Here are a few tips to get you started:

  • Pay special attention to the feeling of confusion, or “I’m going crazy!” If you notice you are beginning to feel this way, give yourself permission to take a “time out” until you regain grounding and clarity. Discuss the confusing situation with a trusted friend or helping professional–he or she will help you find clarity and identify the gaslighting.
  • Stay connected to your feelings! Your feelings are valid. You don’t need to justify why you feel what you feel. Don’t dismiss what you feel when someone else challenges your feelings or demands you pay more attention to his or her feelings than your own.
  • Avoid the “power-struggle.” Many times we get sucked into a gaslighting episode when we get caught up in the “who has the best defense for his or her thoughts/feelings/choices” game. You can most easily recognize this by the circular nature of these types of arguments. Hours can go by and no one is budging. If you see this happening–as soon as you see it happening–ask for (and take) a break from the conversation.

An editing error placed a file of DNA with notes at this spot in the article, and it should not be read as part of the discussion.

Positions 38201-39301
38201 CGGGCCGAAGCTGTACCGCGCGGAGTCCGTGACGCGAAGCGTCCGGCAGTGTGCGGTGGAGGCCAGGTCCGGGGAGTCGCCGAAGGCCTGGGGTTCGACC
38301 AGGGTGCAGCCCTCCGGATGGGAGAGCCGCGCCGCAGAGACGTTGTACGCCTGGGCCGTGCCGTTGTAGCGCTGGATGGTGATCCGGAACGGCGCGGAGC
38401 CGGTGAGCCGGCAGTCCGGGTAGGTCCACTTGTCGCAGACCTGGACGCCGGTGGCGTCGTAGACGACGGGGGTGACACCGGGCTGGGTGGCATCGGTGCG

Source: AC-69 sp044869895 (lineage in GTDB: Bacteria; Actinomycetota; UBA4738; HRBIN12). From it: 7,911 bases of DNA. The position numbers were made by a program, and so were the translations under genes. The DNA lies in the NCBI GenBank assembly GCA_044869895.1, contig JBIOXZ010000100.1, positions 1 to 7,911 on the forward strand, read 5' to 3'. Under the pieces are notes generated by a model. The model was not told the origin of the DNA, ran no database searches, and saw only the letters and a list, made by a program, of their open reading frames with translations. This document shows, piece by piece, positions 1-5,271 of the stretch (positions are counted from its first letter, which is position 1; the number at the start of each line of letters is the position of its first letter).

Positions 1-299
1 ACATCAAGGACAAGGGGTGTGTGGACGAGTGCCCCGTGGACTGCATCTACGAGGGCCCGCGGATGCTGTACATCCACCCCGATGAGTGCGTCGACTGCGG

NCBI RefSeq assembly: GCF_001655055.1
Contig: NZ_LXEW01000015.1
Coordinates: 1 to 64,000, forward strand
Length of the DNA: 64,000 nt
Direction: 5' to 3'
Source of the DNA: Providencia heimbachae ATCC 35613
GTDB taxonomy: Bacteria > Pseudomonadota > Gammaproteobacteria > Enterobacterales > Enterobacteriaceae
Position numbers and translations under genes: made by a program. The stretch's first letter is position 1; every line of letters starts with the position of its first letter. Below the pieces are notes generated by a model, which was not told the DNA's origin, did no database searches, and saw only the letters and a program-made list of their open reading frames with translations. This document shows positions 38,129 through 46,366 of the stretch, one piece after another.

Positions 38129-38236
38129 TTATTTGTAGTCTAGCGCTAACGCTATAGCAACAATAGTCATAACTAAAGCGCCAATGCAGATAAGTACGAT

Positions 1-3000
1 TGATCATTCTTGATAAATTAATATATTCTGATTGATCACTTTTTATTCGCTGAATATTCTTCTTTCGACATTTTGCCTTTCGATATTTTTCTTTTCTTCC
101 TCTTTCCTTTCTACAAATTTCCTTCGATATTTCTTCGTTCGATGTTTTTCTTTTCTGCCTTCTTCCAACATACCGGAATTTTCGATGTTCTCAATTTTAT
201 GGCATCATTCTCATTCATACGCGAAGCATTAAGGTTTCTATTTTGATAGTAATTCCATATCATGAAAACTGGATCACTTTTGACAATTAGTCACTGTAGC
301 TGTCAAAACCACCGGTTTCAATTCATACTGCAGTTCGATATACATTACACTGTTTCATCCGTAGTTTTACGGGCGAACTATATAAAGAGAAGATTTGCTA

If you love someone addicted to pornography, you have likely been affected by gaslighting in this relationship to some degree, and you may be experiencing betrayal trauma. The effect of it runs along a scale: sometimes the effect is minimal–we hardly notice it, but other times it moves into the domain of emotional abuse and can cause us to have our internal world disrupted (trauma), losing touch with our intuition, truth, and our voice. Wherever you land, I encourage you to give gaslighting some thought. Like me, you might find that this work will change your relationships and your life forever–for the better.

When I think back to that woman in the car, I want to hold her and tell her, “I’m so sorry. I know you feel lost and confused. You’re not going crazy. Soon, you will find the answers you need; soon you will feel strong and comfortable in your own skin. It will take a lot of work, but I promise, through this work you will know yourself better, and have healthier relationships that you could even dream are possible.”